photo: Tambako the Jaguar via flickr.
Since it's the Year of the Tiger by the Chinese calendar and the UN Year of Biodiversity, the whole internet seems to have gone tiger crazy. Not without reason, truth be told. By a number of estimates, wild tigers aren't long for this planet as continued habitat loss and poaching take their toll. On the poaching angle, one major cause is use of skins and bones in Traditional Chinese Medicine. Which makes a statement by the World Federations of Chinese Medicine Societies urging members to not use tiger bones all the more important.WWF reports that the statement was made at a symposium last Friday in Beijing and went on the say that some of claimed medical benefits of tiger bones have no basis.
We will ask our members not to use endangered wildlife in Traditional Chinese Medicine, and reduce the misunderstanding and bias of the international community. The Traditional Chinese Medicine industry should look for substitutes and research on economical and effective substitutes for tiger products, which will improve the international image and status of Traditional Chinese Medicine and promote TCM in the world.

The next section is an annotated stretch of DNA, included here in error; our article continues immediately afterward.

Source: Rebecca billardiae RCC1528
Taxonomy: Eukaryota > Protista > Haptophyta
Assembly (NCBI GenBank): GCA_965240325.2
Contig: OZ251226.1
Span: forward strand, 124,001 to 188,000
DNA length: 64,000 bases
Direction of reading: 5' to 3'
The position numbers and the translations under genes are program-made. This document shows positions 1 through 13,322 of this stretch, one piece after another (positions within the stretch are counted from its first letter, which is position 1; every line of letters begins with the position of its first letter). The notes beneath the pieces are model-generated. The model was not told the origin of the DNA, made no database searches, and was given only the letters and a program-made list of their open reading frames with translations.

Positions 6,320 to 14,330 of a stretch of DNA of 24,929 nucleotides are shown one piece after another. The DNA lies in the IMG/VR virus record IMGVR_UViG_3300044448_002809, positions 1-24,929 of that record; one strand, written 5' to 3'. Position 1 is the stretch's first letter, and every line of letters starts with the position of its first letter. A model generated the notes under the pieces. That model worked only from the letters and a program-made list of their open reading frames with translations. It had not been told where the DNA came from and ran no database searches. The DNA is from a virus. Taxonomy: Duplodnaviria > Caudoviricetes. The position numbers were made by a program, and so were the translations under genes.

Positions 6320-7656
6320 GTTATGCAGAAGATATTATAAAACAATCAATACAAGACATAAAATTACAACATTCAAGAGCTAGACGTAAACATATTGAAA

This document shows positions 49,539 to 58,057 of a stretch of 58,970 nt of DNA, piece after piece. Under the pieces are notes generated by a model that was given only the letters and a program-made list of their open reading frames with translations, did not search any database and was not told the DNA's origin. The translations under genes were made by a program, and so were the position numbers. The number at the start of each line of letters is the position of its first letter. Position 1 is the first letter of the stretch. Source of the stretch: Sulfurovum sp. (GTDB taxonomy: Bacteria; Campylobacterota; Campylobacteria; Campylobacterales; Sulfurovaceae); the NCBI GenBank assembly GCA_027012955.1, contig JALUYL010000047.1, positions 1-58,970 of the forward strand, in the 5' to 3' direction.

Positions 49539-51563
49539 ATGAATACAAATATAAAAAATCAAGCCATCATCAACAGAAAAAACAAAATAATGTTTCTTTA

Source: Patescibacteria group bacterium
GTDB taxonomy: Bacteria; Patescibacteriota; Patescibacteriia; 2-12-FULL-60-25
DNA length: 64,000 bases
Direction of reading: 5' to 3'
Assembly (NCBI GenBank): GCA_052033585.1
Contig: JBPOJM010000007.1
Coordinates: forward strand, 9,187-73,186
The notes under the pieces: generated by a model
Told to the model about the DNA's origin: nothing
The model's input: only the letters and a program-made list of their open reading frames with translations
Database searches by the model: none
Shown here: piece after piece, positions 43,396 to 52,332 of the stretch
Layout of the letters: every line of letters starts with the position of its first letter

Which is all fine and good, but since, as WWF also points out, the use of tiger bones was removed from the official TCM pharmacopeia in 1993 and, at least in recent years, poaching has only increased. So, this is a positive step but only part of the solution, strong enforcement of anti-poaching and anti-animal trafficking laws is crucial.
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